Bootstrap Simulations with Exact Sample Mean Vector and Sample Covariance Matrix
Bootstrapping is a statistical method which consists in sampling with replacement from an original data set to compute the distribution of a desired statistic, with plenty of possible variations depending on the exact context (nondependent data, dependent data…).
Because bootstrap methods are not, in general, based on any particular assumption on the distribution of the data, they are well suited for the analysis of [financial] returns^{1}, in which case the original data set typically consists of historical return time series^{2}.
Unfortunately, bootstrap simulations have the disadvantage that only previously recorded values can be simulated^{3}, so that they cannot explicitly reflect the investors’ expectations^{3}.
In this blog post, inspired by Rob Carver’s piece Portfolio optimisation, uncertainty, bootstrapping, and some pretty plots^{4}, I will describe a way to incorporate exact views on expected returns, standard deviations and correlations into bootstrapping so that the resulting simulations both preserve the salient characteristics of asset returns^{3} and also match forwardlooking risk^{5} and return assumptions.
As an example of application, I will revisit the methodology described in the research note Considering the Past and the Future in Asset Simulation^{3} from T. Rowe Price and incorporate the full range of capital market assumptions into a systematic modelling process to simulate potential asset returns for portfolio construction^{3}.
Mathematical preliminaries
Let be:
 $n$, the number of assets in a universe of assets
 $T$, the number of time periods
 $R \in \mathcal{M}(\mathbb{R}^{T \times n})$, with $R_{t,i}$ the return^{6} of the asset $i=1..n$ for the time period $t=1..T$, representing a scenario (historical, simulated…) for the temporal evolution of the asset returns
 $\mu \in \mathbb{R}^{n}$, the vector of the arithmetic averages of the asset returns $R$
 $\Sigma \in \mathcal{M}(\mathbb{R}^{n \times n})$, the covariance matrix of the asset returns $R$, supposed to be invertible to avoid numerical subtleties
Momentmatching
Let be:
 $\bar{\mu} \in \mathbb{R}^{n}$ a vector
 $\bar{\Sigma} \in \mathcal{M} \left( \mathbb{R}^{n \times n} \right)$ a positivedefinite matrix
Suppose that we would like the first two empirical moments of the asset returns $R$  that is, $\mu$ and $\Sigma$  to take the values $\bar{\mu}$ and $\bar{\Sigma}$.
How to proceed?
This problem  called momentmatching by twisting scenarios in Attilio Meucci’s Advanced Risk and Portfolio Management website  consists in transforming the original asset returns $R$ into modified asset returns $\tilde{R} \in \mathcal{M}(\mathbb{R}^{T \times n})$, so that:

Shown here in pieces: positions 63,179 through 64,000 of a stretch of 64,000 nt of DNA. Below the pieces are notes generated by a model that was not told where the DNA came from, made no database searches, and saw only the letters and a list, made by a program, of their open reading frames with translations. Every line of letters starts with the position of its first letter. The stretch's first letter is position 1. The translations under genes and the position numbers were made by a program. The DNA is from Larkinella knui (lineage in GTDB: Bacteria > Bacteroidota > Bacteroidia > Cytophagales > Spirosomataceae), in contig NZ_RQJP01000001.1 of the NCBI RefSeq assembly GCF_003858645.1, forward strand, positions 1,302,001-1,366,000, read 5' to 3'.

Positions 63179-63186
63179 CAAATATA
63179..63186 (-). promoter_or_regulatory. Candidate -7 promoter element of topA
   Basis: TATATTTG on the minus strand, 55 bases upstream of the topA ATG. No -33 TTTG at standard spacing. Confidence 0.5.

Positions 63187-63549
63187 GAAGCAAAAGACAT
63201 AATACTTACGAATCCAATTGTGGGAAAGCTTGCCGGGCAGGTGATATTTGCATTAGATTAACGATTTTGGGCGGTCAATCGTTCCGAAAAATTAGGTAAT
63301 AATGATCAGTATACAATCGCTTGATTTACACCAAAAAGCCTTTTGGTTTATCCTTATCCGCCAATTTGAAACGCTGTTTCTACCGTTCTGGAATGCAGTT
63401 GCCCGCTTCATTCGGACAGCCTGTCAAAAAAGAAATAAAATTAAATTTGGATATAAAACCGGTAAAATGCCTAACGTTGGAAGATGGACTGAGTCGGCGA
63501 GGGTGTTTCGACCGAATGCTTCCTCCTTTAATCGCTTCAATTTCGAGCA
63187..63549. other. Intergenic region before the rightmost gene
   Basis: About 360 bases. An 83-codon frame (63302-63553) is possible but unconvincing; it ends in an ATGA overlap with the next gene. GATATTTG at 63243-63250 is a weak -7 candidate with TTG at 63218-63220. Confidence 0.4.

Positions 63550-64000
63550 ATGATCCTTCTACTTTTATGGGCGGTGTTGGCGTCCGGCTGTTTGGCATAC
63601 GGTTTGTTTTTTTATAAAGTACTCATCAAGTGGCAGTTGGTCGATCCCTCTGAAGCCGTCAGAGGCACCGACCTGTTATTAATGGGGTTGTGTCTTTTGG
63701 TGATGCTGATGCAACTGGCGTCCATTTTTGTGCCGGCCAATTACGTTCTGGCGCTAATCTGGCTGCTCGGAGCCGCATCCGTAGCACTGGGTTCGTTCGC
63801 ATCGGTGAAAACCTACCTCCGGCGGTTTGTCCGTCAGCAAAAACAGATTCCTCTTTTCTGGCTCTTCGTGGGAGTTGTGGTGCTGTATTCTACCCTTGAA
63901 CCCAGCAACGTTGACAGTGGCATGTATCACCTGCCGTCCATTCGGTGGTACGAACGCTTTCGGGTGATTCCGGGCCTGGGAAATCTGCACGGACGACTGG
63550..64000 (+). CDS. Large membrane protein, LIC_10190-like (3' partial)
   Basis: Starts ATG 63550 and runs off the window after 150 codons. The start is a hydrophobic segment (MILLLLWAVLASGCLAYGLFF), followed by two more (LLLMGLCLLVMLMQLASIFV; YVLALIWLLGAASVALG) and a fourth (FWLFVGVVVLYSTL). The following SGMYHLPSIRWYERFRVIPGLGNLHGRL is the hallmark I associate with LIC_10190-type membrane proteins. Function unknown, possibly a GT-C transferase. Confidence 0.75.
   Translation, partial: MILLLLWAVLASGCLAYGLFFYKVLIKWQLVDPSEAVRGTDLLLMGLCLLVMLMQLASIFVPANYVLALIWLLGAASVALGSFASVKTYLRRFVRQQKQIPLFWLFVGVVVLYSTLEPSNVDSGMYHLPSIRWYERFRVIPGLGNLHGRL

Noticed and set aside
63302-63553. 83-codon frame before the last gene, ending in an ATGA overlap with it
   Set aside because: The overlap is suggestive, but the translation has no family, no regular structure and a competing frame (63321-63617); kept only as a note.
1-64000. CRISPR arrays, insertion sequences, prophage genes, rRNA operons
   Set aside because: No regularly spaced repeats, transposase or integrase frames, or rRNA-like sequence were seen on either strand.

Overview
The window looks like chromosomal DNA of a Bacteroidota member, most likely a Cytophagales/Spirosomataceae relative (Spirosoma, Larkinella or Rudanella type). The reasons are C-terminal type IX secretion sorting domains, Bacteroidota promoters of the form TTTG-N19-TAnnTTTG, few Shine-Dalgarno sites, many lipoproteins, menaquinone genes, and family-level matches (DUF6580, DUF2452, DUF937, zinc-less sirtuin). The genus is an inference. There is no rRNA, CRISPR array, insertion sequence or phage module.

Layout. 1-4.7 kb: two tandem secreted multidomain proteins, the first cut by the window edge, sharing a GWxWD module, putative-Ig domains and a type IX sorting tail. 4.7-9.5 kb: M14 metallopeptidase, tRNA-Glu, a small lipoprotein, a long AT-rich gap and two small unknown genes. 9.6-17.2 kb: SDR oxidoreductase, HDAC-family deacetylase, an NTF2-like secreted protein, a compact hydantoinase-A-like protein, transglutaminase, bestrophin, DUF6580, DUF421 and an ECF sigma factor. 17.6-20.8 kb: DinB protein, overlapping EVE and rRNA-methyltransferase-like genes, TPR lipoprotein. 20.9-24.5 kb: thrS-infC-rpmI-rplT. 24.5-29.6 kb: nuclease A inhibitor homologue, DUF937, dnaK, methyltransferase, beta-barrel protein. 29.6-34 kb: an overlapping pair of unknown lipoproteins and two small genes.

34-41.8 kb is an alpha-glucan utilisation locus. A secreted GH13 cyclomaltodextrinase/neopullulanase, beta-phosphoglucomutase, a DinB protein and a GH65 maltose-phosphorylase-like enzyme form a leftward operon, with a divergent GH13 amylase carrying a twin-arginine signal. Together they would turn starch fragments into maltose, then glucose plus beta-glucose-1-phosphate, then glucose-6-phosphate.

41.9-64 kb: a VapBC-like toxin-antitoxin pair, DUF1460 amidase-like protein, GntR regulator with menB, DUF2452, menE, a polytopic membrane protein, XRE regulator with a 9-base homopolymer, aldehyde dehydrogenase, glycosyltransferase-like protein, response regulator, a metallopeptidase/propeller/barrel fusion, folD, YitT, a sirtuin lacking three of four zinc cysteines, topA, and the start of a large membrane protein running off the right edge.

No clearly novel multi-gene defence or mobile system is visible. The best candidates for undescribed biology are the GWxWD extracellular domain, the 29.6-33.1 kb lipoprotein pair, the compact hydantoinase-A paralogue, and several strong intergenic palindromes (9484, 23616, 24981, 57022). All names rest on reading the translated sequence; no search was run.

$ \frac{1}{T} \sum_{t=1}^{T} \tilde{R}_{t,i} = \bar{\mu}_i $, $i=1..n$
 $ \frac{1}{T} \sum_{k=1}^T \left( \tilde{R}_{k,i}  \bar{\mu}_i \right) \left( \tilde{R}_{k,j}  \bar{\mu}_j \right) = \bar{\Sigma}_{i,j} $, $i=1..n$, $j=1..n$
Momentmatching with $n=1$, shift and rescaling procedure
When $n=1$, a procedure to compute the modified asset returns $\tilde{R}$ from the original asset returns $R$ is discussed in Boyle et al.^{7}.
It involves the following intuitive shift/rescaling^{8} of the original asset returns:
\[\tilde{R} = \begin{pmatrix} 1 \\ 1 \\ ... \\ 1 \end{pmatrix} \bar{\mu} + \frac{\bar{\sigma}}{\sigma} \left( R  \begin{pmatrix} 1 \\ 1 \\ ... \\ 1 \end{pmatrix} \mu \right)\], with:
 $\sigma = \sqrt{\Sigma_{1,1}}$, the (sample) standard deviation of the original asset returns
 $\bar{\sigma} = \sqrt{\bar{\Sigma}_{1,1}}$, the desired (sample) standard deviation of the modified asset returns
Momentmatching with $n \geq 2$
Multivariate shift and rescaling procedure
When $n \geq 2$, Kaut and Lium^{9} hints at a multivariate generalization of the procedure described in the previous subsection, which becomes an affine transformation of the original asset returns $R$:
\[\tilde{R} = \begin{pmatrix} 1 \\ 1 \\ ... \\ 1 \end{pmatrix} \bar{\mu}^t + \bar{\Sigma}^{\frac{1}{2}} \Sigma^{\frac{1}{2}} \left( R  \begin{pmatrix} 1 \\ 1 \\ ... \\ 1 \end{pmatrix} \mu^t \right)\], with:
 $\bar{\Sigma}^{\frac{1}{2}}$, the unique positive semidefinite square root of $\bar{\Sigma}$
 $\Sigma^{\frac{1}{2}}$, the inverse of the unique positive semidefinite square root of $\Sigma$
To be noted that if only the average asset returns and/or the asset standard deviations need to be altered  that is, if the asset correlations should be left unchanged , the generic formula above becomes:
\[\tilde{R} = \begin{pmatrix} 1 \\ 1 \\ ... \\ 1 \end{pmatrix} \bar{\mu}^t + Diag \left( \frac{\bar{\sigma}}{\sigma} \right) \left( R  \begin{pmatrix} 1 \\ 1 \\ ... \\ 1 \end{pmatrix} \mu^t \right)\], with
\[Diag \left( \frac{\bar{\sigma}}{\sigma} \right) = \begin{pmatrix} \frac{\bar{\sigma}_1}{\sigma_1} & 0 & ... & 0 \\ 0 & \frac{\bar{\sigma}_2}{\sigma_2} & ... & 0 \\ ... & ... & ... & ... \\ 0 & 0 & ... & \frac{\bar{\sigma}_n}{\sigma_n} \end{pmatrix}\], which is exactly the onedimensional procedure described in the previous subsection, applied independently to each of the $n$ assets.
Minimumcorrection secondmomentmatching procedure
One problem with the multivariate shift and rescaling procedure described in the previous subsection is that it offers no guarantees regarding the “distance” between the original asset returns and the modified asset returns.